Moving away from the dollar and pricing oil against a basket of currencies was debated at OPEC meetings in Geneva during the early 1970s, according to Mr. Drollas. Ultimately the concept was buried because of technical difficulties — and the fact that the dollar recovered ground.

More recently, the idea has resurfaced.

In 2003, the European Union and Moscow discussed pricing Russian energy exports to Europe in euros, winning tentative support from France and Germany, as well as Vladimir Putin.

For the Europeans, buying oil in euros would have meant reduced currency risks (meaning the cost of energy in Europe would not get higher just because the dollar rose against the euro). It would have also signaled the international arrival of the then-new currency. But the talks did not lead to an agreement.

In 2007, Iran persuaded some Asian customers to settle their oil trades in currencies other than dollars. But for the most part Tehran now sets its export prices using a formula linked to dollar-denominated crude oil benchmarks.

Then in late 2009, The Independent newspaper reported that secret meetings were taking place among some Arab states, China , Russia, Japan and France to end dollar dealings for oil and move to a basket of currencies. Nothing was confirmed and much was denied. Since then, the idea has not resurfaced.

Countries that have most actively sought to loosen the dollar’s grip on oil markets have had differing reasons. France has periodically sought to weaken U.S. global economic and political hegemony; Russia is increasingly aware of its powerful role as an energy exporter; and Iran has openly sought to undermine Washington for geopolitical reasons, angry about U.S.-led sanctions against its regime.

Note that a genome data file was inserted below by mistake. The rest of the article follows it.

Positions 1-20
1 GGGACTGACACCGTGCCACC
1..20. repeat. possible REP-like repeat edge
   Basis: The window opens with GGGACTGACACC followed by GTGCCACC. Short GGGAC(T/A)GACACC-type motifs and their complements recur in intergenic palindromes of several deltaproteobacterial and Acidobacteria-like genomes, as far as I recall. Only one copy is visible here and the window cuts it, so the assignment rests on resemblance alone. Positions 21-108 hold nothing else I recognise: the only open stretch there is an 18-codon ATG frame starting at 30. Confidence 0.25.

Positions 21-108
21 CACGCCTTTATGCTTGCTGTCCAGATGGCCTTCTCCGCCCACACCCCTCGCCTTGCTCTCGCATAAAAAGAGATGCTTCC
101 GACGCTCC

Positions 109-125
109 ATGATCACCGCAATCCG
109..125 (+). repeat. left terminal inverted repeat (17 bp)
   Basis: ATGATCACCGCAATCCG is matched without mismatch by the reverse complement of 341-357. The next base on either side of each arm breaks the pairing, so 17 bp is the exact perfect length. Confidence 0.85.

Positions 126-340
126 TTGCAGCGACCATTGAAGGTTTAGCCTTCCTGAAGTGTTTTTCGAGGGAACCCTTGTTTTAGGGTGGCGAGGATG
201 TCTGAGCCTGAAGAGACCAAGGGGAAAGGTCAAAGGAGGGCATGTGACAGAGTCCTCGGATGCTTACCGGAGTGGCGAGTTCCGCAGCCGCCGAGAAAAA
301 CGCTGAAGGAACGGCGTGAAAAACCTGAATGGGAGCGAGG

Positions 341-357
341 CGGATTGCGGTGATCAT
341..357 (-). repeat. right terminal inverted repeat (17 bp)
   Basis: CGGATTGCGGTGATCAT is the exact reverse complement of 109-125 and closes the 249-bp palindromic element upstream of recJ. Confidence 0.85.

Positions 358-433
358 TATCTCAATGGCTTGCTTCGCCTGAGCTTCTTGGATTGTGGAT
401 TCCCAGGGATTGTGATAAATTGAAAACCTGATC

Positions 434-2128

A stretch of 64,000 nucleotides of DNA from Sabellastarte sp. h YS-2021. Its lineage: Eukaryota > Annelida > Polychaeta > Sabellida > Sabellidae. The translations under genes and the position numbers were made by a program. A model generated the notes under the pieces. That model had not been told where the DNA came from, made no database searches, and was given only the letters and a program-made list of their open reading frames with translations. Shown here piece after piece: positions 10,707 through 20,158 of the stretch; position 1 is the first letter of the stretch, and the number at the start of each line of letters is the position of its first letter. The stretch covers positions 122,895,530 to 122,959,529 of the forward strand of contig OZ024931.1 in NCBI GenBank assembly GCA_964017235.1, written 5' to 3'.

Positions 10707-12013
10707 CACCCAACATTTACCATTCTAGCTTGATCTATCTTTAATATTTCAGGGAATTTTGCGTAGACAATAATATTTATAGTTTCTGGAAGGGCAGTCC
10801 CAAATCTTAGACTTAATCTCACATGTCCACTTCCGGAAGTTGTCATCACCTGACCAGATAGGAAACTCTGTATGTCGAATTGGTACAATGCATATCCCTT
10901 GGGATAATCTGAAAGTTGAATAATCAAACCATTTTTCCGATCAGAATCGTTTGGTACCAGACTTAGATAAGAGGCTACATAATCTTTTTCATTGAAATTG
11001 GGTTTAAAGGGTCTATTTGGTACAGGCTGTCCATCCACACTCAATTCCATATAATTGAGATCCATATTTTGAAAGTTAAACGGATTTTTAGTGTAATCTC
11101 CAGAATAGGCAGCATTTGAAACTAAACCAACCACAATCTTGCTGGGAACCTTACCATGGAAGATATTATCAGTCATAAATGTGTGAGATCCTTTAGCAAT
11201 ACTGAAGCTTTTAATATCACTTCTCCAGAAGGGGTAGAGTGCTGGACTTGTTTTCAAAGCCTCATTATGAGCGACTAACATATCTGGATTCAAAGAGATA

Ultimately, though, economic logic has always won the day.

Technical factors suggest there would be significant upheaval after any shift from the dollar. The main benchmark oil contracts — light sweet crude traded on the New York Mercantile Exchange and the Brent contract traded at ICE Futures Europe in London — are quoted in dollars, as are the other important commodities contracts globally like gold, copper and wheat. When the Dubai Mercantile Exchange introduced its DME Oman Crude Oil Futures Contract in 2007, the price was — naturally — in dollars per barrel.

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Green Blog: Tracking the Global Food Situation

A worker loading rice onto a ship in Jakarta, Indonesia, where food prices have soared recently.ReutersA worker loading rice this week onto a ship in Jakarta, Indonesia, where food prices have soared recently. Globally, prices of staple grains rose 2.2 percent in August.Green: Politics

The latest numbers suggest that the situation with the global food supply continues to be deeply worrisome.

In its monthly report on food prices, the Food and Agriculture Organization of the United Nations reported that August prices were virtually flat, down just a fraction of a percent from July. The index is now down 7 percent from its record high in February —but still 26 percent above the level of August 2010.

That overall number obscures changes within the components of the index. For instance, while commodities like oils and dairy products are falling, prices rose 2.2 percent in August for staple grains, which supply the bulk of human calories and on which many of the world’s poor depend. Those prices are now 36 percent above the levels of a year ago.

The report showed that producers are responding to high prices by trying to raise output but are having a hard time catching up with rising demand. As readers of our article from earlier this year will not be surprised to learn, one of the reasons is erratic weather in many countries, including this summer’s floods and heat waves in the United States.

The F.A.O. warned last month that this year’s cereal production might not “be sufficient to result in any recovery in the level of global cereal stocks,” which are at low levels.